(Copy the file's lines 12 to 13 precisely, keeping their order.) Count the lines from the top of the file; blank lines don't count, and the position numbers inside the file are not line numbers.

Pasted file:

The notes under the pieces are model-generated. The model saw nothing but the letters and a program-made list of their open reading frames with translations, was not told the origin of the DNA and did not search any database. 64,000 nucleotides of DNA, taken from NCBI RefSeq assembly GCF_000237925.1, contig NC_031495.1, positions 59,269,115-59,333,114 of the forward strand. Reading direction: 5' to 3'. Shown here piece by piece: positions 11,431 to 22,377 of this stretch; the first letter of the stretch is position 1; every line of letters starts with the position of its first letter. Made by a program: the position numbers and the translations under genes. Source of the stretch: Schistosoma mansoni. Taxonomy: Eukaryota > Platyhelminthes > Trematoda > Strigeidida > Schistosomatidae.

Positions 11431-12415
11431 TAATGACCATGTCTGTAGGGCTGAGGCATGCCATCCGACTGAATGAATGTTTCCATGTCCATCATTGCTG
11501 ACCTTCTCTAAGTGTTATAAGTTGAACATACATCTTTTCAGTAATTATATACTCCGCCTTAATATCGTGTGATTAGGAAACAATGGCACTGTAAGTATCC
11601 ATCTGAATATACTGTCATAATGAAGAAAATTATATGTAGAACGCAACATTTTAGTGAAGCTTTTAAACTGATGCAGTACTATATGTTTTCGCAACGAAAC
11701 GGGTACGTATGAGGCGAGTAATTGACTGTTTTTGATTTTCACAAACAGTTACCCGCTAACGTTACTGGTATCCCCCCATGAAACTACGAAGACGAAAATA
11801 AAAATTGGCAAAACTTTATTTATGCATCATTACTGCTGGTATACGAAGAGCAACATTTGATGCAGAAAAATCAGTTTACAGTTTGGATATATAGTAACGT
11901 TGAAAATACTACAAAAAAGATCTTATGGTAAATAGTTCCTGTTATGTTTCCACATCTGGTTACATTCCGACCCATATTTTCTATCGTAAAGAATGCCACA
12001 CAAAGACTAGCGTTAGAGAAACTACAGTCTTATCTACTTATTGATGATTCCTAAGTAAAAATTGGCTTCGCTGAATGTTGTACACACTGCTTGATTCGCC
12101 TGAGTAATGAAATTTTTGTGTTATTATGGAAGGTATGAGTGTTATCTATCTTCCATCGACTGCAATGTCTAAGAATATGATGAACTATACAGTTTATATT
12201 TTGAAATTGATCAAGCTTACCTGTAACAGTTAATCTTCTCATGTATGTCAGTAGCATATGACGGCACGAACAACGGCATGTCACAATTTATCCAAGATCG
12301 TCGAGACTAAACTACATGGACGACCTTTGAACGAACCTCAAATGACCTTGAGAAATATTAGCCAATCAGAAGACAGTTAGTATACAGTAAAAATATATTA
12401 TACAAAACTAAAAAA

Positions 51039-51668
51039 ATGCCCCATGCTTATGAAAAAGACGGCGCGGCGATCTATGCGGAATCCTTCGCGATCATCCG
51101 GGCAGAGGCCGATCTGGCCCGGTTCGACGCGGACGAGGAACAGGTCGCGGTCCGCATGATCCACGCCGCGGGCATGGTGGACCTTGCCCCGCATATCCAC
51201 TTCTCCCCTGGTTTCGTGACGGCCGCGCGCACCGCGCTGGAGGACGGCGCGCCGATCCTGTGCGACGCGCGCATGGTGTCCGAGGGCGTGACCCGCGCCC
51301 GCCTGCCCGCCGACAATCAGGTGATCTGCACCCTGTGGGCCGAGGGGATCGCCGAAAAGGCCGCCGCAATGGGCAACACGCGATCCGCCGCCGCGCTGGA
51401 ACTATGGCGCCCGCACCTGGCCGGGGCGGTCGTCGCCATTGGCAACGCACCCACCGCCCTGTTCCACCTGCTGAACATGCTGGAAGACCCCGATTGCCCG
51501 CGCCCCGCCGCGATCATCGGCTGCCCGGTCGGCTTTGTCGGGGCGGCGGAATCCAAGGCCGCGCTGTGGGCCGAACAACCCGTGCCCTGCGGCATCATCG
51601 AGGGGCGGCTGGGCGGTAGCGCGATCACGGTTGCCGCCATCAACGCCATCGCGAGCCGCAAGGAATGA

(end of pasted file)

12301 TCGAGACTAAACTACATGGACGACCTTTGAACGAACCTCAAATGACCTTGAGAAATATTAGCCAATCAGAAGACAGTTAGTATACAGTAAAAATATATTA
12401 TACAAAACTAAAAAA